Giving Thanks

November 24, 2015  |   Posted by :   |   Uncategorized

During a month of ‘Thanksgiving’, it is a time to remember the things we have to be grateful for. It is our special time to give thanks… not just for the obvious, like food, but for the thousands of fortunate moments, the multitude of blessings that we receive each year. 

Wouldn’t it be amazing if every day your CEO made it a point to personally greet each of canstockphoto12980373 (2)your employees and say, “Thanks for coming in today.” And imagine what it would be like if no employee left at night without stopping by the CEO’s office to receive the earnestly-felt message, “Thanks for your hard work today; it really meant a lot.”

What would be the long-term impact of adopting this kind of mentality in the corporate world?  And why don’t we gravitate to this approach naturally?  I believe we get so caught up in the “busyness” of business that we often forget about being thankful for the little things, let alone expressing our thanks.  For most of us, our predominant role at work is that of problem-solver.  This role, by definition, heightens our awareness of that which needs “fixing.” As a result, it’s easy to overlook (and undervalue) the things that are working well.

The key then, is to practice increasing our awareness of the positive side of life. 

What are you thankful for?  

How can we make thankfulness an every day habit? 

Here are some tips that will help gratefulness become a natural part of life.

  • Begin by keeping a gratitude journal. Do not write down negative things, only positive ones. As part of this process, work toward increasing your awareness of life’s gifts, both big and small.  For example: “I’m grateful that I made it through that heavy rush hour traffic safely.” “I’m grateful that I got to see a beautiful sunset this evening.”
  • Consider all the good things that come out of something negative happening first. For example: “If that slow driver hadn’t pulled in front of me, I might have gotten a speeding ticket.” “If I hadn’t experienced unemployment, I would never have acquired the skills that helped me find a more fulfilling job.”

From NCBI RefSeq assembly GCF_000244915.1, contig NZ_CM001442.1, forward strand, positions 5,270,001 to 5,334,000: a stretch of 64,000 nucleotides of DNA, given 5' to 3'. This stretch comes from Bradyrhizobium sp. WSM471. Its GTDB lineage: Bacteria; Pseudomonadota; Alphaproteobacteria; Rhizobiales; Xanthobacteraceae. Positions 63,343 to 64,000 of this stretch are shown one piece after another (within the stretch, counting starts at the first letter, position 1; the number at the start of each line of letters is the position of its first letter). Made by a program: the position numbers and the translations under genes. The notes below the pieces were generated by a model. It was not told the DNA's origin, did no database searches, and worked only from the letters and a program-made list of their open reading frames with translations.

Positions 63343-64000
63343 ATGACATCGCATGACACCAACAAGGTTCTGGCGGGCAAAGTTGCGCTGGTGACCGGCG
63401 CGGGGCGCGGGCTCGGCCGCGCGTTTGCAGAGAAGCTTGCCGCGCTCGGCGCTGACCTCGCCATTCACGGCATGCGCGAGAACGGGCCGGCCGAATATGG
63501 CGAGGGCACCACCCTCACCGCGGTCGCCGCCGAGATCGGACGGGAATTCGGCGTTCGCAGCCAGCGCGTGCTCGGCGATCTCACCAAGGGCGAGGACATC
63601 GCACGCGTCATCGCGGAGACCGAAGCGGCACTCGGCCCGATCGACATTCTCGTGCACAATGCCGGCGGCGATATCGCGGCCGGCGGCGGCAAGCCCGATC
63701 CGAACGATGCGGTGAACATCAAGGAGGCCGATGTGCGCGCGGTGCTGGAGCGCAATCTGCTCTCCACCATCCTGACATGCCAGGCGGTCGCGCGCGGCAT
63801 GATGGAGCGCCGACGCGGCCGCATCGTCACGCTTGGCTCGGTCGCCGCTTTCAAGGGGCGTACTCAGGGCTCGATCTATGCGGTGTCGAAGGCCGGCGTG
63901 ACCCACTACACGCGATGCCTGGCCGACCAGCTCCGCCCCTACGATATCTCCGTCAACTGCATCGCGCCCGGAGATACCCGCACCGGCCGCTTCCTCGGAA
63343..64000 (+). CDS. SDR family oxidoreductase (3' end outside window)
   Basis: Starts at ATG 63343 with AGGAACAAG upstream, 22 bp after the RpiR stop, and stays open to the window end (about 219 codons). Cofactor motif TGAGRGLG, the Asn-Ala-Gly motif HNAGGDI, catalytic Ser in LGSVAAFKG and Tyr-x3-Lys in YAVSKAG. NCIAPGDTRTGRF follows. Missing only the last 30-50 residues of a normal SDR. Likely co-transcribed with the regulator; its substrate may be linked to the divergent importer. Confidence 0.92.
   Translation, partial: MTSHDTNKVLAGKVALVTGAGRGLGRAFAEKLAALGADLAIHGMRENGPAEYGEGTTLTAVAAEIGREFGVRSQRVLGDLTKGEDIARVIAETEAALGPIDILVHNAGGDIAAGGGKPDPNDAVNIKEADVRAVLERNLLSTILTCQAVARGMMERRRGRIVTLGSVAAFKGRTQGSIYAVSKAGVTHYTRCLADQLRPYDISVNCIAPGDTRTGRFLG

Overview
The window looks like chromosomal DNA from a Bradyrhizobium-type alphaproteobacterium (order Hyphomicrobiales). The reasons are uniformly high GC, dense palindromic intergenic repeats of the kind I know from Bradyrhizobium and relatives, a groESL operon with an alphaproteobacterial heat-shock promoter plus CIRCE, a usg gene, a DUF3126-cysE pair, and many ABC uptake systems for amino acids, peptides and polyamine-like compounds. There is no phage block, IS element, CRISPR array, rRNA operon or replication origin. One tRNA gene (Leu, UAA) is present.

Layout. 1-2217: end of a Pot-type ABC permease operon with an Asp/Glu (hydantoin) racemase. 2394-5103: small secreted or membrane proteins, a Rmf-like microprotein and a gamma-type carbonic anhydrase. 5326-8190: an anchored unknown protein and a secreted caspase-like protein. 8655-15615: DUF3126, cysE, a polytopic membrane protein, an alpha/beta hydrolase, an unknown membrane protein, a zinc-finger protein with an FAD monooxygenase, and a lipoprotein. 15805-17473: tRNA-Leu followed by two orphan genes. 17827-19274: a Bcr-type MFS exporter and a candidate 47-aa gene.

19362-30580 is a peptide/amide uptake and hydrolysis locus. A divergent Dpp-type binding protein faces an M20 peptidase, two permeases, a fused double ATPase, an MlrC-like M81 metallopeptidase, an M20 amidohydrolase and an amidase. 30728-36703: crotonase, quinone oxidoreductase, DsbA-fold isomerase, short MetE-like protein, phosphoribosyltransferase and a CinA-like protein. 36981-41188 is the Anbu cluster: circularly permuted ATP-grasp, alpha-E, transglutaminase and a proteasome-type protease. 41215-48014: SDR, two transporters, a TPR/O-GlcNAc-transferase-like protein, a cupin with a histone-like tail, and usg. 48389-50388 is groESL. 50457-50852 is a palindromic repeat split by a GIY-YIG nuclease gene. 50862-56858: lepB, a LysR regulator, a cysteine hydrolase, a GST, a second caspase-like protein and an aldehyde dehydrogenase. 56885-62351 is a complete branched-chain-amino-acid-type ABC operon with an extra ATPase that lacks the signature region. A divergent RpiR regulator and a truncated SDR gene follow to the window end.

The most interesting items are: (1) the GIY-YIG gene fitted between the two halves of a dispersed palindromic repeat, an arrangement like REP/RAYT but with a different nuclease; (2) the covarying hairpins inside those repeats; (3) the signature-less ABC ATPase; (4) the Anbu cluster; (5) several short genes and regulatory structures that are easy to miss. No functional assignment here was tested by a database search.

• Avoid focusing on what you do not have, and pay attention to what you do have. For example: “I’m so fortunate to have a warm place to sleep in the winter.” “I’m so fortunate to live in a safe neighborhood where my family can take walks.” “I’m thankful I am able to see the beauty around me.”
  • Think about people you know or have known that have made you thankful, just through their existence. They can be family, friends or even people you have read about or seen on television. Now imagine how many others in the world might have equal impact on you. You just have not met them yet.
  • Think about the places that make you smile: a favorite restaurant, a wooded trail, an exciting city, a great spot from which to view the sky, a hill that you once rolled down. Give thanks for all the special places you experience.
  • Now pass it on. True gratitude involves action. Lend a hand. Pitch in. Make a gift. Give your time. Listen. Give back as often as you can. Even a friendly greeting can make all the difference in the world.
  • Create your own opportunities for gratitude. Do you know someone who never seems happy? Be ready with a smile and a kind word each time you see them. It may require patience, but eventually, they will smile first when they see you. Your interactions with them will gradually be much more pleasant. And guess what? You will have a new reason to be thankful!
  • Let others know when they have done something you are thankful for. For example: “I’ll never forget how you stuck up for me. It meant a lot.” “That email you sent really made my day.” “You make shopping here a pleasure.” An attitude of gratitude spreads like ripples from a tossed pebble, benefiting all it touches.
  • Remember that hard times make good times sweeter. And keep in mind that obstacles and challenges not only make you stronger, but they force you to explore outside of the comfortable routine you have settled into. Without challenges, there can be no progress. Without obstacles, there can be no achievement.  Be thankful for the opportunities that they provide.

If you allow yourself to escape the confines of living in the richest country the world has ever seen, there is nothing that you will not feel grateful for.  

In conclusion, giving thanks is a powerful tool that can dramatically improve your life and the lives of those around you. Start by embracing gratitude’s special day, and then make it a habit!  For more information on employee engagement, please contact Amy Shannon, for a consultation. 


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